I have often thought that the invoking of the concept of "Pharisee" or "religious people" has become a sort of boogey man to justify all sorts of rash behavior. Instead of seeing a Christian who an overly sensitive conscience as a weaker brother who deserves my love and according to Paul I should work hard not to offend them, it is much easier to see them as a "Pharisee" or "religious" then I can smugly self-justify my arrogance and harshness against them. The idea is: 'Hey I'm being just like Jesus'.
This is of course far easier than actually being like Jesus and loving the sinner. In fact, if I just rail on everything with the charge of legalism, then I can actually become a Pharisees in a sort of backwards way. I never have to be self critical. I never have to ask: is it possible that I am in the wrong? Maybe my conscience is "weak" here because this doesn't bother me. No, it is far easier to label the other person's conscience as overly sensitive and therefore legalistic.
To my delight, I read this from Jared Wilson this morning:
"Legalism lurks in every heart, actually, mine and yours. But this constant invoking of the judgmental "religious people" is very often a boogeyman. It's an imagined threat, a scare tactic employed to both justify dumb exercises in license and arouse the self-satisfied mockery of self-identified "grace people."" (emphasis mine)
This attitude is of course sinful but it is far easier that actually following Scripture if the other person is a true weaker brother (and they may not be if I am in the wrong because my conscience doesn't bother me).
Romans 14:13-23 Therefore let us not pass judgment on one another any longer, but rather decide never to put a stumbling block or hindrance in the way of a brother. I know and am persuaded in the Lord Jesus that nothing is unclean in itself, but it is unclean for anyone who thinks it unclean. For if your brother is grieved by what you eat, you are no longer walking in love. By what you eat, do not destroy the one for whom Christ died. So do not let what you regard as good be spoken of as evil. For the kingdom of God is not a matter of eating and drinking but of righteousness and peace and joy in the Holy Spirit. Whoever thus serves Christ is acceptable to God and approved by men. So then let us pursue what makes for peace and for mutual upbuilding.Do not, for the sake of food, destroy the work of God. Everything is indeed clean, but it is wrong for anyone to make another stumble by what he eats. It is good not to eat meat or drink wine or do anything that causes your brother to stumble. The faith that you have, keep between yourself and God. Blessed is the one who has no reason to pass judgment on himself for what he approves. But whoever has doubts is condemned if he eats, because the eating is not from faith. For whatever does not proceed from faith is sin.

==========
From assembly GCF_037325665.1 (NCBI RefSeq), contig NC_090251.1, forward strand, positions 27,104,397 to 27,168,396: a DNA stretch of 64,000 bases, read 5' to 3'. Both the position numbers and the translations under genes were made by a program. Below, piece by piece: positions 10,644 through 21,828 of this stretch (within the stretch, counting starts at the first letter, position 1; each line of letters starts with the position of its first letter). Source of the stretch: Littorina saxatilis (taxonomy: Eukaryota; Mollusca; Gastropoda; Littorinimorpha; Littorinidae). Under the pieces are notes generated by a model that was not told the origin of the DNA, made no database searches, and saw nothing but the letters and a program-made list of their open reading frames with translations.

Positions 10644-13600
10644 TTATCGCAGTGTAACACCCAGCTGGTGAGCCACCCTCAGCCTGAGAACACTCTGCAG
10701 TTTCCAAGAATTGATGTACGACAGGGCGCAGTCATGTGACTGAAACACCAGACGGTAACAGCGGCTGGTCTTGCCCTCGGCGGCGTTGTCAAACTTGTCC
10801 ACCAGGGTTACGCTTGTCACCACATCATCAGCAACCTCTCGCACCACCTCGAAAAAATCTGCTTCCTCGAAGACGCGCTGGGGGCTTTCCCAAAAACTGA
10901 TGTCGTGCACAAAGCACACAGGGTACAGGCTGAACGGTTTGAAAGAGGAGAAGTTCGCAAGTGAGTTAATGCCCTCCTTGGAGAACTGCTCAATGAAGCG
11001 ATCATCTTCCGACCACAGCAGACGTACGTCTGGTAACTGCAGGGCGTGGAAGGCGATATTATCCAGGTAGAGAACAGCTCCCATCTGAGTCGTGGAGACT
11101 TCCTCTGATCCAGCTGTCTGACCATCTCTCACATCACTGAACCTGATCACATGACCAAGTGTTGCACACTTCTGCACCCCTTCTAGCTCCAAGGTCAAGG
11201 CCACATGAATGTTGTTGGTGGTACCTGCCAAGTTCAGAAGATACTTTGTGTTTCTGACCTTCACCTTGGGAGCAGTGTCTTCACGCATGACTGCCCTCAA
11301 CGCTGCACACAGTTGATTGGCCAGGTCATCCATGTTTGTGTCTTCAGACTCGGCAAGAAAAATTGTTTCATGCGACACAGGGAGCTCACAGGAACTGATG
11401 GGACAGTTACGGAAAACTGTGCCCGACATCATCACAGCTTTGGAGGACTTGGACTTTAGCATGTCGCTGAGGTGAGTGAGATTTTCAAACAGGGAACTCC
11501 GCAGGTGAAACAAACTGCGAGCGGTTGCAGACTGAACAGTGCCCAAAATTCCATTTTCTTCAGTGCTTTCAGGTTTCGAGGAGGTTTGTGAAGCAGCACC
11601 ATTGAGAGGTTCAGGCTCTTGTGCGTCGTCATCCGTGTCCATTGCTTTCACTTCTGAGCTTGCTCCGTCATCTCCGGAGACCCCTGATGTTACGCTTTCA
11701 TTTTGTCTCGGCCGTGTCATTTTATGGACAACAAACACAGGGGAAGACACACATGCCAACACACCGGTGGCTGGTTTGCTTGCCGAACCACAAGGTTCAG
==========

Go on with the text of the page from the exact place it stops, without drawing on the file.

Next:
The reality is the sometimes our zeal to tear down "religious people" might indeed become a stumbling block to a real brother. It might destroy the work of God.
Real legalism is a danger and to be confronted. But brothers and sisters in Christ with more sensitive consciences are not necessarily legalists and they should not be treated as such for the sake of our own self-justification.
Jared Wilson ends his post:
"Pharisee," "legalist," "religious person" is the church version of racist or Nazi. It is the rhetorical nuclear option specifically designed to shut up anyone with questions and paint them among their brothers and sisters as graceless jerks. But I think it actually works the other way around:
Employing the "religious people" boogeyman ironically indulges in what it professes to decry. It is a great way to pray along with the self-justified pharisee, "I thank you God that I'm not like those religious people."
Read the rest here.If you've got real legalists in your church -- and you do -- the only way to intentionally offend them is by preaching the gospel of grace in Jesus Christ. Everything else is just vain posturing and prideful provocation.